I was captivated by this book. The story was engrossing. I befriended the characters and rooted for them as the story unfolded. It was written with a light, deft hand that didn’t become mawkish despite a plot that could have lent itself to that. The Story of Beautiful Girl by Rachel Simon was good on so many levels. It’s my pleasure to give it my first Luxury Reading five star rating.
The story opens in 1968 as Lynnie and Homan escape from the Pennsylvania School for the Incurable and Feebleminded so that Lynnie can give birth outside the walls of the grim compound. Lynnie is a developmentally disabled young woman. Homan is an intelligent deaf black man who has a sign language system that only he understands. They have fallen in love.
After Homan helps Lynnie deliver the baby, they knock on the door of Martha’s secluded farmhouse. Martha, a retired school teacher, opens the door and grants the trio shelter. Lynnie and Homan have a few scant hours together before the authorities arrive and drag Lynnie back to the institution. Homan escapes and is presumed drowned. Lynnie frantically whispers two words to Martha: “Hide her.” The baby is left in Martha’s care as the authorities don’t know why Lynnie was so desperate to escape.
From this pivotal encounter, three divergent storylines continue through the book. Homan’s struggles to return to Lynnie who he calls ‘Beautiful Girl’ sometimes take him further and futher away from his goal of reuniting with her. Some of his adventures seem a bit Forest Gumpish and slightly improbable. But I was willing to suspend my disbelief because the story is just so good. Because of the experiences of my two deaf grandparents, I see how skillfully Simon wrote about Homan’s struggles to make himself understood to a world that didn’t understand his signs. He was often labeled as retarded and re-institutionalized or jailed.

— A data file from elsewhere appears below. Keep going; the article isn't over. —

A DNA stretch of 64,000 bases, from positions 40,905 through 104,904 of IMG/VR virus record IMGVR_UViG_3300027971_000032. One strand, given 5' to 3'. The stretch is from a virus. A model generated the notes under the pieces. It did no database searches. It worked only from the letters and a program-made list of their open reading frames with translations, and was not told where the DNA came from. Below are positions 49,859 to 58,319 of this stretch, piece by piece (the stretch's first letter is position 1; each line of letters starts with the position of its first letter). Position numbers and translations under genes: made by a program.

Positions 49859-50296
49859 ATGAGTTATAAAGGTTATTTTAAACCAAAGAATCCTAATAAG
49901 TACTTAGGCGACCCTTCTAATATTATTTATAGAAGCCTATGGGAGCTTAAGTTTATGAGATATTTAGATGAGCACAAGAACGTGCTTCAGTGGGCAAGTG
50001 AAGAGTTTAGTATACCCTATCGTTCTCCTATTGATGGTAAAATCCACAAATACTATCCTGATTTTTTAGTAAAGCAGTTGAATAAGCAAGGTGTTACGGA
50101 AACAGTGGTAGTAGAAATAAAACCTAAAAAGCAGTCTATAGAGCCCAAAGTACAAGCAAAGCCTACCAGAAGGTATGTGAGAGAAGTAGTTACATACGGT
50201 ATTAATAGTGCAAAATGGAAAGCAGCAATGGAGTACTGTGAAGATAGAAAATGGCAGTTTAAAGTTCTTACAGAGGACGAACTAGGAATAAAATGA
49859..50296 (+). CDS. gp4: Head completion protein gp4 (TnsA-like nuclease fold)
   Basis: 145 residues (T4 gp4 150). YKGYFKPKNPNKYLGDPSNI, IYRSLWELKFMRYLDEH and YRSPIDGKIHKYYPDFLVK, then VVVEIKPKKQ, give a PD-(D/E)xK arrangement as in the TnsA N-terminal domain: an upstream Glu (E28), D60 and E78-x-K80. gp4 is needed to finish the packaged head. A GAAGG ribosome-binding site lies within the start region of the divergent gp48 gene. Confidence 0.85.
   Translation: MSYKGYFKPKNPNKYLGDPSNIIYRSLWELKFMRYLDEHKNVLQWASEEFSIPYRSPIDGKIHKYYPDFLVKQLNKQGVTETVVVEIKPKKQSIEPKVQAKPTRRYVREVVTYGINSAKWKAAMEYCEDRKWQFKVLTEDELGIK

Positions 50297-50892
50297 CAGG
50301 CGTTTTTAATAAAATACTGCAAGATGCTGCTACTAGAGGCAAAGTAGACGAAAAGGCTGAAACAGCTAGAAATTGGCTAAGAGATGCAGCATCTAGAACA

Lynnie faces her own set of troubles upon her return to the institution. Martha tries to do right by the baby. She carves out a new life for herself and the newborn girl. The story spans forty years and has plenty of twists and turns that keep it moving along. I was hooked in the first couple of pages and just kept reading as fast as I could to see if Homan ever makes it back to Lynnie.
Rachel Simon’s earlier memoir, Riding the Bus with My Sister, proved that she could write insightful non-fiction that humanized the world of the developmentally disabled. The Story of Beautiful Girl proves that she has the same humanizing touch when it comes to writing fiction about similar human conditions. It’s simply a great story.
Krista lives just outside the urban sprawl of Portland, Oregon. Lamentably, her work as a technical writer and business analyst often interferes with her reading which is a true passion.
Review copy was provided free of any obligation by Grand Central Publishing. No monetary or any other form of compensation was received.